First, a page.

Suzanne Fields
Unwed mothers set a record high for births. (Ho-hum.) For the first time in our history, more than 1.3 million babies came into the world without fathers married to their mothers. (Eyes glaze over.) In 1999, fully one-third of all babies were born to single women. (Wake us up when you have some news.) These numbers in the final report on birth data by the National Center for Health Statistics have been generally ignored by most newspapers. The Washington Post didn't mention the rise in illegitimacy in a six-paragraph story about the report. The Washington Times, the rare exception, put it on the front page. Blacks, as usual, are hurt most. Of the 1.3 million illegitimate births, 69.1 percent were to black women, 42.2 percent to Hispanics, and 22.1 percent to non-Hispanic whites. There's a slight decrease for blacks and a slight increase for whites and Hispanics. But no matter how you look at the why and wherefore, the numbers are spectacularly high. The 4 percent increase in illegitimacy between 1997 and 1999 has generally been ignored or rationalized as insignificant because there has been a concurrent 3 percent growth rate in the population of unmarried women between the ages of 15 to 44 years. Hence a 4 percent increase in illegitimacy doesn't strike anybody as a big deal. We're supposed to regard it as just the accepted American way of families, just another lifestyle choice. Nevertheless, these statistics reflect rising personal and public costs. A litany of woes stalk these children into adulthood, such as lower educational achievement, poor health and economic misery. The taxpayers will pay for an array of bad things, ranging from poverty to prison. Most of all, this means that more sad and troubled kids will have no daddies to anchor them emotionally in their childhood. More boys will grow up without the loving attachment of a father to imitate, no big guy to teach them how to throw a baseball, arm wrestle, or solve a math problem. More girls will miss twirling to the salsa in daddy's arms, waxing in his admiration of her new haircut, or learning a video game sitting next to him at a computer screen. Feminism taught us that Mom can do almost anything Dad can do, some of them better than Dad, but she can't be mom and dad at the same time, and trying to raises the level of stress and reduces the patience of both mother and child. None of this is new. What is new is the blase public indifference. Nobody, or almost nobody, wants to go back to the bad old days when a stigma was attached to unwed motherhood, but it wouldn't hurt to bring a back a little embarrassment if not shame, to call indifference to the decencies for what they are: Unwed motherhood is bad for a child's health - and it's not so good for Mom's health, either. Anyone squeamish about making a moral issue of it can call it dumb behavior. A society that can transform the image of a smoker from chic fashion to social felony can make illegitimacy unacceptable. Teen-agers are getting the message that getting pregnant is not a good career move. The birth rate for teen-age mothers age 15 to 19 is declining, although high at 49.6 births per 1,000 teen-age girls. Clearly fewer teen-age girls see pregnancy as a positive passage to womanhood. The sexual revolution is recognized now as having done considerably more damage to the have-nots than to haves. Myron Magnet, author of "The Dream and the Nightmare" and an intellectual guru for George W. Bush, observes that the legacy of the '60s counterculture victimized a generation of poor who locked themselves in a ghetto of indulgent behavior. With the illumination of hindsight, we're less patronizing toward the poor than we used to be about the importance of personal responsibility. Welfare reform changed economic incentives. We no longer reward unwed mothers by giving them a bonus for every child they produce. Cultural attitudes are harder to turn around, but we've got to find a way to do it. We've got to make it big - and bad - news when a study tells us that we've hit a record of babies born without fathers. We've got to remember where we left the outrage.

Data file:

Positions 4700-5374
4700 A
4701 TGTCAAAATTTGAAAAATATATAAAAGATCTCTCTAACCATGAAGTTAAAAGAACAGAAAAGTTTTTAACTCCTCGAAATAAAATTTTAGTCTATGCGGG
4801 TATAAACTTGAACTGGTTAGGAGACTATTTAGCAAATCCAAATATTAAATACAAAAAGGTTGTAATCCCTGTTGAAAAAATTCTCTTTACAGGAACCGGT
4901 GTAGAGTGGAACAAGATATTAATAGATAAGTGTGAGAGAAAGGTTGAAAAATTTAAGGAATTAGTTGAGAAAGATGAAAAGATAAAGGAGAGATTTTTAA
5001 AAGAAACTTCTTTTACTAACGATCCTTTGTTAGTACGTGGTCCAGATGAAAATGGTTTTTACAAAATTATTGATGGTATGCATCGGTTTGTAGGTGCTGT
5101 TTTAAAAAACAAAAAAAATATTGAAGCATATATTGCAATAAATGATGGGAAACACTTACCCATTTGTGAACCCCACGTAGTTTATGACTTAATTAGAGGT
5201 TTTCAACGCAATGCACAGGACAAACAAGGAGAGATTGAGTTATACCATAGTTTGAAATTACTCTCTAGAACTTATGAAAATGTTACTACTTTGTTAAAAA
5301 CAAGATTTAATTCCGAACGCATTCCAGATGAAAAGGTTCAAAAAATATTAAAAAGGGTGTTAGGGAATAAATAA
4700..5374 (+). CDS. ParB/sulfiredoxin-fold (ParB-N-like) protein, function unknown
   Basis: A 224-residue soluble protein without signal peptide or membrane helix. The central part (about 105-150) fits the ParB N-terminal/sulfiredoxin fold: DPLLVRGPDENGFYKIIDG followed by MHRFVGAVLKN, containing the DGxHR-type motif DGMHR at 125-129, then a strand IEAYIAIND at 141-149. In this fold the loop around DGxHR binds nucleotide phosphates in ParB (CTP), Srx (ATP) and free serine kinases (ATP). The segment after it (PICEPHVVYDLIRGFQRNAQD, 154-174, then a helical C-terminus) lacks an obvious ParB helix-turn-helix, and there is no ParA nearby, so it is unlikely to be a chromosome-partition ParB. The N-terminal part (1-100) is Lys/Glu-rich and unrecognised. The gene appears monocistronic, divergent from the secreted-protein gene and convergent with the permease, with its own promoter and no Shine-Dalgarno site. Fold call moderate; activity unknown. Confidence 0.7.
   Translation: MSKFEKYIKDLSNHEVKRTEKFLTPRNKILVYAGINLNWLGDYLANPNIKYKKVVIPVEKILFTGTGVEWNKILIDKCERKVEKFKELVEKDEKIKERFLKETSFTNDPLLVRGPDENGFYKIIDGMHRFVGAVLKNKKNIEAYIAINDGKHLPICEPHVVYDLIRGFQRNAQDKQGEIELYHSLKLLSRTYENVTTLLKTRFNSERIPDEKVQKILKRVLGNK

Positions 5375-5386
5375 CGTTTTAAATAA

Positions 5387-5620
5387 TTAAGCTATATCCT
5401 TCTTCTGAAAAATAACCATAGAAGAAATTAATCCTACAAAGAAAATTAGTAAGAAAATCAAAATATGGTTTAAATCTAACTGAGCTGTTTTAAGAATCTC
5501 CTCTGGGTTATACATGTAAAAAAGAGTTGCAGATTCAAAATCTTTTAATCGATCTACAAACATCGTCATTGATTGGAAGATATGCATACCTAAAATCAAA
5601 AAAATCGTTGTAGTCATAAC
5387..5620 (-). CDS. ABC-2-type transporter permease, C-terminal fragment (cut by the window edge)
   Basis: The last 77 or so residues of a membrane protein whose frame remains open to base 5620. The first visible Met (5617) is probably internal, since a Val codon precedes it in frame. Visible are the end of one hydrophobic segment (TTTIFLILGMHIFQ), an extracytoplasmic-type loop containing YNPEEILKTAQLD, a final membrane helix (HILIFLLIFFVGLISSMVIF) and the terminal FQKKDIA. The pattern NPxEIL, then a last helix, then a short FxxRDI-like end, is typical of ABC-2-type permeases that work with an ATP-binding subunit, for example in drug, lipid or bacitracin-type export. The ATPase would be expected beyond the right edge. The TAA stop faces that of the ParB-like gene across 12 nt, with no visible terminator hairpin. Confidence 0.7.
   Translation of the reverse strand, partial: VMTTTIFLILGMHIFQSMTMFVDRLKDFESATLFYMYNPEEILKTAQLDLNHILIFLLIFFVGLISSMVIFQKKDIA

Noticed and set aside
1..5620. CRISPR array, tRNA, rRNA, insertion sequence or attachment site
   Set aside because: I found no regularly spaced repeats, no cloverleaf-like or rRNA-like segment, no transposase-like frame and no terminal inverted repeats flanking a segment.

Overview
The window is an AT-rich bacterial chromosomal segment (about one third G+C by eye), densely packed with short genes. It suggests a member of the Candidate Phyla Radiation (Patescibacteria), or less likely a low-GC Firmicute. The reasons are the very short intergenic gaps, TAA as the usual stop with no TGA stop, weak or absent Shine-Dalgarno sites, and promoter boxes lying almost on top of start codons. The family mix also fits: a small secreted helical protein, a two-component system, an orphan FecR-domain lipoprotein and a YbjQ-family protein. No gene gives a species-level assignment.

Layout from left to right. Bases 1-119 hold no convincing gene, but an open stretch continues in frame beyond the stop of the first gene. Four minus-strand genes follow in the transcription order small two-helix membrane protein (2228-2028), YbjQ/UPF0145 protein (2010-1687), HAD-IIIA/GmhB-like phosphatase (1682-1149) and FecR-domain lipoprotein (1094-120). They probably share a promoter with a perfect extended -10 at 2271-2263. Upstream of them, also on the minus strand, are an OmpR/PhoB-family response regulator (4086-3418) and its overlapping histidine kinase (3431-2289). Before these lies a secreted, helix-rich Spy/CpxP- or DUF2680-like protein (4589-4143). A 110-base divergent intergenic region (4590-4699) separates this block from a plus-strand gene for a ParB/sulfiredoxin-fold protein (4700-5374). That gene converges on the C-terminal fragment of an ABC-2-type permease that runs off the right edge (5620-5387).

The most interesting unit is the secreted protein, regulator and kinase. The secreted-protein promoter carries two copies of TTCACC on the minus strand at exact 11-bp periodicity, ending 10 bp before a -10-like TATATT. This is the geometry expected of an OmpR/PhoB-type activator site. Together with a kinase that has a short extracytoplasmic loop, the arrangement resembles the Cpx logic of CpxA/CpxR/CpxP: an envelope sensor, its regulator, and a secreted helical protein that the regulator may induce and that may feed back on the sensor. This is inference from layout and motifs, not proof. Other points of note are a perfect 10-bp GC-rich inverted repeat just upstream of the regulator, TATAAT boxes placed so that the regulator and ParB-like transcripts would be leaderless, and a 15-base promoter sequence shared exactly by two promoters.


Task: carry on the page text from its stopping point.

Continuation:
Suzanne Fields

Suzanne Fields is currently working on a book that will revisit John Milton's 'Paradise Lost.'

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